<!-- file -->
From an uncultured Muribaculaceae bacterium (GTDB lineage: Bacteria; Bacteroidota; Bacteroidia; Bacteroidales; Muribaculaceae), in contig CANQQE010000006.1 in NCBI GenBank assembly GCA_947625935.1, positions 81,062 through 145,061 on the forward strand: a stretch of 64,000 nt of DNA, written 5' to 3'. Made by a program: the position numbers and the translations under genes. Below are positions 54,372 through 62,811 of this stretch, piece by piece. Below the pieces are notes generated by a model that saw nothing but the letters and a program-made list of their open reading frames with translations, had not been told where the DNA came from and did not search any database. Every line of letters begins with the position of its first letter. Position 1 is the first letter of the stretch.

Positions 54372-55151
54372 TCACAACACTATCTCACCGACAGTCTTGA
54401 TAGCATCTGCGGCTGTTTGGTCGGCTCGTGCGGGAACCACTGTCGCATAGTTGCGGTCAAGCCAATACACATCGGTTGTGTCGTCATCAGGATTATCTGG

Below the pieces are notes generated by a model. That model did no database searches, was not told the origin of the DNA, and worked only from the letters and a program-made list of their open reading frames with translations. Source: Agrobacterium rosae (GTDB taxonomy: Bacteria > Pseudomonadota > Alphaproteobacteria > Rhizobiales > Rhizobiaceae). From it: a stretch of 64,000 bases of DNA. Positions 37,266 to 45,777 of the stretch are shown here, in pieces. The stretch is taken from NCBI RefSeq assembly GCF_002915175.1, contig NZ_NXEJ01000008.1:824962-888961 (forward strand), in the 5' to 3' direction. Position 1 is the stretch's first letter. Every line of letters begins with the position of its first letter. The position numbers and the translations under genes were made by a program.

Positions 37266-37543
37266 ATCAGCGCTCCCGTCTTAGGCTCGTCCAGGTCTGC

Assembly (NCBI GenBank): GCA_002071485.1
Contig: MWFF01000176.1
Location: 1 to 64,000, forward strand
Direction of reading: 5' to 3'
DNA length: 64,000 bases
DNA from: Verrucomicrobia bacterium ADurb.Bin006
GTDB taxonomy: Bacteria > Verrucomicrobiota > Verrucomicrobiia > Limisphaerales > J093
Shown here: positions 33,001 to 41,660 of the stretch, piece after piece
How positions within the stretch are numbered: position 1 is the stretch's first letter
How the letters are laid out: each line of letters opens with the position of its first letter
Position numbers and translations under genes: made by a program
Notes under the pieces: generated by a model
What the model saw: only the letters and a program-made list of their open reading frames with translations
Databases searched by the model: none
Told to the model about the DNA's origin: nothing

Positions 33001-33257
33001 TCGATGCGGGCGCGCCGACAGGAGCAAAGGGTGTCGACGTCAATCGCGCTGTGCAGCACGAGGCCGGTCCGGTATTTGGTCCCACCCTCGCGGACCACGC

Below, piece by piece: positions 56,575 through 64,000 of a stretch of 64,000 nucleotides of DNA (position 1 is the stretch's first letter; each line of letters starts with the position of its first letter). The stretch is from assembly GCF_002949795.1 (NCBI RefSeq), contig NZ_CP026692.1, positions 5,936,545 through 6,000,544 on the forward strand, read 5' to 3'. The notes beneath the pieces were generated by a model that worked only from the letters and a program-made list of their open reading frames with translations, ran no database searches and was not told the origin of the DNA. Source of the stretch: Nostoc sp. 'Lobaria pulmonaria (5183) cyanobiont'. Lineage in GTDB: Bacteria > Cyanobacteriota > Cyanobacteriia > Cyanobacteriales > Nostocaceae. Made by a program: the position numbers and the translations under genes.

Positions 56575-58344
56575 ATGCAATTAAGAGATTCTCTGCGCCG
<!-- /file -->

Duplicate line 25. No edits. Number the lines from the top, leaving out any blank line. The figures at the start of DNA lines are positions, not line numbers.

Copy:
Below, piece by piece: positions 56,575 through 64,000 of a stretch of 64,000 nucleotides of DNA (position 1 is the stretch's first letter; each line of letters starts with the position of its first letter). The stretch is from assembly GCF_002949795.1 (NCBI RefSeq), contig NZ_CP026692.1, positions 5,936,545 through 6,000,544 on the forward strand, read 5' to 3'. The notes beneath the pieces were generated by a model that worked only from the letters and a program-made list of their open reading frames with translations, ran no database searches and was not told the origin of the DNA. Source of the stretch: Nostoc sp. 'Lobaria pulmonaria (5183) cyanobiont'. Lineage in GTDB: Bacteria > Cyanobacteriota > Cyanobacteriia > Cyanobacteriales > Nostocaceae. Made by a program: the position numbers and the translations under genes.